Elon Musk’s Old Pals Invest in Neuralink to Fund Testing Brain Chips in Humans

Neuralink said the funding will help take its first product to market.

Elon Musk and Sam Altman speak onstage during “What Will They Think of Next? Talking About Innovation” at the Vanity Fair New Establishment Summit at Yerba Buena Center for the Arts on October 6, 2015 in San Francisco. Michael Kovac/Getty Images for Vanity Fair

Elon Musk has rounded up his old friends from PayPal and Open AI days to fund his brain-computer interface startup Neuralink’s next phase of experiments to test implantable brain chips in humans and take the company’s first product to market.

Neuralink announced on Thursday that it has raised $205 million in a series C round from investors including PayPal cofounder Peter Thiel‘s Founders Fund, OpenAI CEO Sam Altman, Google Ventures and Dubai-based Vy Capital.

It’s the largest funding round Neuralink has raised since its inception in 2016. The startup has raised a total of $363 million to date.

Neuralink makes a quarter-sized wireless chip that can be implanted into the brain by drilling a small hole in the skull and inserting thin “threads” of electrodes through brain tissue. The first iteration of the device, known as N1 Link, has been tested with some success in pigs and monkeys. Neuralink’s next target will be human trials, exploring use cases in quadriplegics, or people affected by paralysis of all four limbs.

“The funds from the round will be used to take Neuralink’s first product to market and accelerate the research and development of future products,” Neuralink said in a blogpost Thursday. “The first indication this device is intended for is to help quadriplegics regain their digital freedom by allowing users to interact with their computers or phones in a high bandwidth and naturalistic way.”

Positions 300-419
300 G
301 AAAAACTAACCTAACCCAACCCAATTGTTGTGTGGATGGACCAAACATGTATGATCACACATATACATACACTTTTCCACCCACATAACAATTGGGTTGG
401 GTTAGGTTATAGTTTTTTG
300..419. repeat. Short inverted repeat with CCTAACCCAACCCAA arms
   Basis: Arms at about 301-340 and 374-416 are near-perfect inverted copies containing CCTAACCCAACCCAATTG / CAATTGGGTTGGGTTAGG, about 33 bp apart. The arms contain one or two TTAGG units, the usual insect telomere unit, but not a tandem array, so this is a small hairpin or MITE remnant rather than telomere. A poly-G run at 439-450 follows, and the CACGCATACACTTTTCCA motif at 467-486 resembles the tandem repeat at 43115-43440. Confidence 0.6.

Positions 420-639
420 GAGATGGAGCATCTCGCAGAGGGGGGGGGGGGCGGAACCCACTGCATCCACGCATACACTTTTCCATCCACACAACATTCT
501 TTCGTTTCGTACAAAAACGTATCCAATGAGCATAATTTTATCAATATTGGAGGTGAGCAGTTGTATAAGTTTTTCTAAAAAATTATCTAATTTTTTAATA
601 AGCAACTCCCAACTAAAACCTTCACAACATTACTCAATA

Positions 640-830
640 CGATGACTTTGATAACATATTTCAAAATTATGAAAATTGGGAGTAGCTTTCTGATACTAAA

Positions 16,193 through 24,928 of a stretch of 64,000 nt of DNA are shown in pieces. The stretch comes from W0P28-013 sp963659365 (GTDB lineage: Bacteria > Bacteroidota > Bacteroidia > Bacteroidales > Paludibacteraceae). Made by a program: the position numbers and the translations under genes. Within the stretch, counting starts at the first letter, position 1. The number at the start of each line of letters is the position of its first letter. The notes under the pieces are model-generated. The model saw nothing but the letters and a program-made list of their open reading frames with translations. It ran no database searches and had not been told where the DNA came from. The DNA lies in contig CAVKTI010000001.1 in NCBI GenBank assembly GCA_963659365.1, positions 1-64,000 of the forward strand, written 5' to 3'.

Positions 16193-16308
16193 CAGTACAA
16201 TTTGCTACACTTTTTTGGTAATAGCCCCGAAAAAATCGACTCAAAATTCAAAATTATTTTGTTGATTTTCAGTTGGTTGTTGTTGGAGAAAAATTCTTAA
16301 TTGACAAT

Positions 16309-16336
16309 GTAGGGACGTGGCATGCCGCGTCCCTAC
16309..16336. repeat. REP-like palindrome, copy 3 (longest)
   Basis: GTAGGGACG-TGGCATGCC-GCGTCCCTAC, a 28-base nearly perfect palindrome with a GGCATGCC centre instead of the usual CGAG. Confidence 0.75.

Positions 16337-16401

Neuralink isn’t the only company in the market developing brain-computer interface (BCI) technology. Earlier this week, a New York-based Neuralink competitor, called Synchron, received the FDA’s permission to test its BCI device, Stentrode, in human patients. Stentrode is smaller than a matchstick and less invasive than Link.

In April, the FDA authorized the first brain device falling under its BCI category—a non-invasive robotic wearable called IpsiHand developed by Washington University startup Neurolutions. The wearable is designed to help people disabled by a stroke regain control over their arm and hand function using their thoughts.

Peter Thiel has personally funded a Neuralink competitor called Blackrock Neurotech, a longtime supplier of hardware and software to the neuroscience research community that’s developing its own BCI device.

Thiel and Musk cofounded the company that eventually became PayPal in 1999. The two made their first bucket of gold when PayPal went public in 2002. Musk went on to found Tesla, while Thiel became a full-time venture capitalist.

In 2013, Musk and Altman co-founded the non-profit OpenAI with a goal to develop artificial intelligence in such a way as to benefit humanity as a whole. The organization famously collaborates with researchers and institutions by making their patents and research open to the public.

Musk left OpenAI’s board in February 2018 to avoid potential conflict of interest between OpenAI’s work and Tesla’s machine learning research.

Elon Musk’s Old Pals Invest in Neuralink to Fund Testing Brain Chips in Humans